March came in like and lion and then got bored, took a nap, did some jigsaw puzzles…
So March wasn’t the best month for reading both in terms of quantity and enjoyability. I was averaging 11 a month (including in short February) but then things just slowed down a bit in March. I only got through nine books. There were a few that were great but a lot that I just found so-so.
Here they are in descending order.
The Hunters by James Salter
I’m not sure what prompted me to buy this book. I had never read anything by James Salter and, in fact, didn’t even really know who he was. It turned out to be my favorite book of the month. Published in 1956, the novel is about an ace fighter pilot who has less than an ace time when he is deployed to Korea. I loved everything about this book. I loved the period detail. I loved the plot and character development as the well regarded pilot has trouble maintaining his reputation and starts to see the whole situation differently. I also liked imagining what Nevil Shute would have thought of this book. So many similar themes with his fiction, but so much better written. (And this from a die-hard Shute fan.) This is a book I will read again even though I know how it ends.
Free Air by Sinclair Lewis
I liked this almost as much as I liked The Hunters. I’ve read and loved most of Sinclair Lewis’s novels but had no idea this one even existed until I ran across it at Powell’s a few years ago. Published in 1919, it is a fairly humorous story of New Yorker Claire Boltwood driving her father from Minnesota to see relatives in Seattle. For health reasons she wants to get her father away from his stressful job. For herself, she seems to be searching for something but doesn’t know what and at the same time she seems to be running from her older boyfriend who would be the perfect society match if she only loved him. Along the way they run into a local who becomes so immediately smitten with Claire that he packs up his car and follows them across the country. By the time they all get to Seattle, despite the appearance of Claire’s quasi-fiancee, Claire and Milt appear to be in love. It’s that “will they, won’t they” kind of love like Pam and Jim on “The Office”. In Seattle things come to head when Milt’s working class background really begins to clash with Claire’s friends and family. It’s more light-hearted than Lewis’s magnum opus Main Street which was published a year later. It’s progressive in outlook and full of fascinating period detail. After all, who could imagine doing a road trip of that length at a times when cares were cold, slow, and uncomfortable, road were sometimes mud tracks, and decent meals and lodging were hard to find along the way.
Mystery in the Channel by Freeman Wills Crofts
Just like Crofts’ The 12:30 from Croydon, a very enjoyable vintage mystery from the British Library Crime Classics. This plot-driven, detail-oriented mystery at its best–well at least to me who likes lots of detail gibble gabble.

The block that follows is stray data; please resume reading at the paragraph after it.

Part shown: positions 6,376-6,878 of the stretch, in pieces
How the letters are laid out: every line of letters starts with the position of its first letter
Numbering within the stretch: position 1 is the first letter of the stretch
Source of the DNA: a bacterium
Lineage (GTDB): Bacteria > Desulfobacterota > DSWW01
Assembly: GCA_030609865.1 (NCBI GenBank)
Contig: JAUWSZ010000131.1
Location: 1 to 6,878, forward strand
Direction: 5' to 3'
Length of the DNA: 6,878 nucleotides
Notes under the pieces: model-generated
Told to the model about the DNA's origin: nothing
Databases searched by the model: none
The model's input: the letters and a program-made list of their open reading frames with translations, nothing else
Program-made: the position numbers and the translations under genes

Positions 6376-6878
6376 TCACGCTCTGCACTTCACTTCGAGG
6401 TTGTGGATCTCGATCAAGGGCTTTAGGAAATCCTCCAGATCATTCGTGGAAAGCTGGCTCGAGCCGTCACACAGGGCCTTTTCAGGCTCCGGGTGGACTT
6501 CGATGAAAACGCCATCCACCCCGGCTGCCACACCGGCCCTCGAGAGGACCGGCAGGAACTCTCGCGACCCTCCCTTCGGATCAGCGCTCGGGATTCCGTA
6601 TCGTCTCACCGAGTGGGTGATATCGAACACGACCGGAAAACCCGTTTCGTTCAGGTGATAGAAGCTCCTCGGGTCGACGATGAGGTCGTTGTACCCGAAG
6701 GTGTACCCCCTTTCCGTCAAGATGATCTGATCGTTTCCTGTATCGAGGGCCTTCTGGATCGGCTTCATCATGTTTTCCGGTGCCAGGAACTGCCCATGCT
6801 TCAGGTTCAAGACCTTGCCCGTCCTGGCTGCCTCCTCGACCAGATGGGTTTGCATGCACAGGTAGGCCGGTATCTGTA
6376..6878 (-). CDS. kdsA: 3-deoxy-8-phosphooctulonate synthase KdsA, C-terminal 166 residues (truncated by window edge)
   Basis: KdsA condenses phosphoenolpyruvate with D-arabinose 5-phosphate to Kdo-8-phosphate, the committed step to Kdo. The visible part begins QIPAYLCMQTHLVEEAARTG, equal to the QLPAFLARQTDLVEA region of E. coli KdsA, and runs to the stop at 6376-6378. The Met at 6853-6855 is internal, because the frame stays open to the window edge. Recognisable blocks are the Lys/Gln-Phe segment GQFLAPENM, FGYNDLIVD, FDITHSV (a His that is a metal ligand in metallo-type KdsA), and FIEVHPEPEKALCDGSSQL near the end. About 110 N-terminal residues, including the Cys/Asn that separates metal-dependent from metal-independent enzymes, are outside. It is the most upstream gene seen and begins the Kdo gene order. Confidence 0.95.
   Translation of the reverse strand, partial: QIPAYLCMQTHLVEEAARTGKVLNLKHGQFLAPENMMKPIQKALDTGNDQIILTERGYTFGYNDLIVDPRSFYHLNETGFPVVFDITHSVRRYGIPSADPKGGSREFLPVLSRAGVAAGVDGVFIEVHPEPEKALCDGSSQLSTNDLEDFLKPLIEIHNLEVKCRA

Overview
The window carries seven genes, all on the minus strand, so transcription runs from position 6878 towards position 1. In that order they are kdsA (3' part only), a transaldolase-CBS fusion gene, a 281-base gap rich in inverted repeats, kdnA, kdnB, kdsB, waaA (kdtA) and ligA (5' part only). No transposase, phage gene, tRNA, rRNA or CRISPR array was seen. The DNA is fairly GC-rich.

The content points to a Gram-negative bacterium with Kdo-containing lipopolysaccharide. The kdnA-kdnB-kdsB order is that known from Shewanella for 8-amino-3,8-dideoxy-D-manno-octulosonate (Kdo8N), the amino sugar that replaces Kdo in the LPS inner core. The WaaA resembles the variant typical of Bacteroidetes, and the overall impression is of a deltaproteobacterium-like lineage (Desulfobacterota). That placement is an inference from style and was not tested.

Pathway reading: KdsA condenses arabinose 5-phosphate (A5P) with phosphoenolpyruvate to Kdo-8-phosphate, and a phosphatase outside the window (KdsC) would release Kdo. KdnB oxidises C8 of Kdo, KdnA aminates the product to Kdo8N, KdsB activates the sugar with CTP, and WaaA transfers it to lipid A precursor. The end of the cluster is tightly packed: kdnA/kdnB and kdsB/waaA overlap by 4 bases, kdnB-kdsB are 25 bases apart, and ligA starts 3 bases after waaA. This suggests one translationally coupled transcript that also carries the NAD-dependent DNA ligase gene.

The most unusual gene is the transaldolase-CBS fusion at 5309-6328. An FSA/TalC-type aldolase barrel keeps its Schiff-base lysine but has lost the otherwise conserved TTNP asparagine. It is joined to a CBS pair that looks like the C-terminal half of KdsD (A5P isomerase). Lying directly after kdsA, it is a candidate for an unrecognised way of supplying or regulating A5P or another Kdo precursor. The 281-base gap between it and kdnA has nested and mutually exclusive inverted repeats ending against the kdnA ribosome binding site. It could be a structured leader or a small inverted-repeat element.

Invitation to the Waltz by Rosamond Lehman
So this was my third favorite book in March yet I remember almost nothing about it. Published in 1932 its the tale of young Olivia on her birthday and on the cusp of going to her first dance. I really did enjoy it despite not remembering much about it.
The Chateau by William Maxwell
A youngish American couple visits France in 1948 as the country tries to recover from WWII. Published in 1961, there is much I really liked about this book. Partially because I don’t know that I have ever read a novel that depicts France in the immediate aftermath of the war but also because there were so many wonderful observations about life and human nature along the way.
In the Country of Men by Hisham Matar
On some other more objective list, this novel would rank much higher than it does here. It is an excellent book about a little boy and his family living through the political purges of Qaddafi’s early regime. A fascinating story that is hard to fathom for someone who hasn’t really experienced strife in his life.
Happy House by Jane D. Abbott
Read like YA from the 1920s. Two college girls named…nuts Anne Something…I’ve forgotten their names and already donated the book to the FOTL. And no one online seems to have written about it in enough detail to give out that information. Anyhoo the two Annes switch places for the summer unbeknownst to one Anne’s estranged aunt who doesn’t know her from Adam. It was a fun story and like other books this month, I really liked the period detail–especially the perspective of college women in 1920–but it was pretty hokey. Too hokey to want to read again, which is really kind of a pity.
First Love by Gwendoline Riley
One of those short books that takes too damn long to read.
Catalina by W. Somerset Maugham
Normally I am a huge fan of Maugham. but this was such a snooze fest. It’s a story of power and religion during the Spanish Inquisition. I suppose it was well written, but I just found it so tedious I couldn’t wait for it to end.
In retrospect, maybe not as bad as I thought. I think Catalina really put a damper on things.